Smaller people have had the same luggage weight limitations as larger people for years, even though we’re told that the weight of luggage – even going over 3 pounds – is so critical that they have to charge you another $100 or whatever.  Then why is passenger weight irrelevant, unless the luggage limits are a joke? I’ve always thought smaller people deserved the right to carry more luggage weight, if we’re going to play the “weight” game at all, but somehow it never worked out that way.

Then again, this might raise some interesting legal questions.  Women, on average, tend to weigh less than men.  Is there a legal argument for gender discrimination if the airlines routinely charge men more than women for the same seats?

Assuming we’re all in agreement that the airline industry is gouging customers, would charging per weight be fair?  It feels like it’s going too far, but at the same time, no other charge has been too much for the airline industry.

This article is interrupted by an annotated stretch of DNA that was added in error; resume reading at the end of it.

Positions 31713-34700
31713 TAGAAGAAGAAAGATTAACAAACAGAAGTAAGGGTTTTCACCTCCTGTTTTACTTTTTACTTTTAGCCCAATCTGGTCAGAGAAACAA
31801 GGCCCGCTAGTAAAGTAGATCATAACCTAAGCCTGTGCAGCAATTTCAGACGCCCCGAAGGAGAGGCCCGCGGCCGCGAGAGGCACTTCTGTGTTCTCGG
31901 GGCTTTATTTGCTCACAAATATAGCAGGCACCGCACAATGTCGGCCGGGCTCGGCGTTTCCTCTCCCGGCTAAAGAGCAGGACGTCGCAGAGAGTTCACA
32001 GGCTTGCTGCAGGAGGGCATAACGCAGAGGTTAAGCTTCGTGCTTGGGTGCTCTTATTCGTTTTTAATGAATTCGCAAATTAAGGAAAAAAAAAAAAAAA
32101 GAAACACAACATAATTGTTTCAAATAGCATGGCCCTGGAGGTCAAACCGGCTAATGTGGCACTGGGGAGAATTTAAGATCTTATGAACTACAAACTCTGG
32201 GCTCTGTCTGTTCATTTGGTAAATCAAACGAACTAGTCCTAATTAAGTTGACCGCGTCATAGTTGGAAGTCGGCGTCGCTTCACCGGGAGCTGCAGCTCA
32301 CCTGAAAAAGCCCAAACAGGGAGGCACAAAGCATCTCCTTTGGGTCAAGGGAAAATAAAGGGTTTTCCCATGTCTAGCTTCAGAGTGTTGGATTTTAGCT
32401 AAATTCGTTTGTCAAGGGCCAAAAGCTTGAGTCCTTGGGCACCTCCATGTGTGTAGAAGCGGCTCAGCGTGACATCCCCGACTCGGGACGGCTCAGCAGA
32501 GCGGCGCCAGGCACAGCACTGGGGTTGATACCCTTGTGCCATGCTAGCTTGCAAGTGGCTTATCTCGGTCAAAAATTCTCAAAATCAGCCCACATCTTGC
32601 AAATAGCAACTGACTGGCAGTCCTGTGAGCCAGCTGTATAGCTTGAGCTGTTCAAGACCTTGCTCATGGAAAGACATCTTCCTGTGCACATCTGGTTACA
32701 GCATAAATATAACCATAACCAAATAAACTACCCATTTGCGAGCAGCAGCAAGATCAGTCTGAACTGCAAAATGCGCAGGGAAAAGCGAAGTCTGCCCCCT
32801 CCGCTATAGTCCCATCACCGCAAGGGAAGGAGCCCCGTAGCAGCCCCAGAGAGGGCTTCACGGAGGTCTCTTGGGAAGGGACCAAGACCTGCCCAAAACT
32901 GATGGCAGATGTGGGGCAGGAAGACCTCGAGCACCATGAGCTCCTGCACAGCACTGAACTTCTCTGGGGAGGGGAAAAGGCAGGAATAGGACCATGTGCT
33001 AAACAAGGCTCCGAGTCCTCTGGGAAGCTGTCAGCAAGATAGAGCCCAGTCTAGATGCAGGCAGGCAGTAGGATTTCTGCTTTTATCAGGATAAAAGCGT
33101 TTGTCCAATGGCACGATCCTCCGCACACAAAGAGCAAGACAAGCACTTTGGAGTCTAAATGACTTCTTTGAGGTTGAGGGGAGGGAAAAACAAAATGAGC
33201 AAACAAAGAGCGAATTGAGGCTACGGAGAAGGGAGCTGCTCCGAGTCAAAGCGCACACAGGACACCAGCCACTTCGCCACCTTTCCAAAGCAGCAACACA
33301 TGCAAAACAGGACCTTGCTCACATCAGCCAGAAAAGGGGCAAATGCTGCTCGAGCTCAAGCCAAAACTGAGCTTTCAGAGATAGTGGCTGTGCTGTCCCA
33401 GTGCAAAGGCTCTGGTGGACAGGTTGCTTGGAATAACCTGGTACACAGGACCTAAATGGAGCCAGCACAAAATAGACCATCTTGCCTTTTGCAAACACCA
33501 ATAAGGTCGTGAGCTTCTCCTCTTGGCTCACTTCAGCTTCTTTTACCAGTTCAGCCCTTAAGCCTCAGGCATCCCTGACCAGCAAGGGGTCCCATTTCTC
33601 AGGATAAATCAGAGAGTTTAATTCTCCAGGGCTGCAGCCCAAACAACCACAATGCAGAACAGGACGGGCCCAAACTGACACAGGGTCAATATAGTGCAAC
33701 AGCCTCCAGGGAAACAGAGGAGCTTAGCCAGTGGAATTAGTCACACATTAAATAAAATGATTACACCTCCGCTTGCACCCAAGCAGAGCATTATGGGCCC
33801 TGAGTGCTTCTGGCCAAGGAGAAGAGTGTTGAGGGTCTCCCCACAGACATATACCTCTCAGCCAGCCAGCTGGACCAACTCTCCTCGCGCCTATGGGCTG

And in any case, if the airlines did charge based on customer weight, they’d simply charge overweight people more – the rest of us would never pay less.  Everything’s a new fee with these guys.


An American in Paris, France. BA in History & Political Science from Ohio State. Provided consulting services to US software startups, launching new business overseas that have both IPO’d and sold to well-known global software companies. Currently launching a new cloud-based startup. Full bio here.

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  • TimTim

    What does the TSA have to do with this? Also, good luck boycotting the the airlines.

  • TimTim

    This is a wonderful point.

  • Buddy219

    I agree fat people should pay more. If you are going to base my airfare like I was cargo,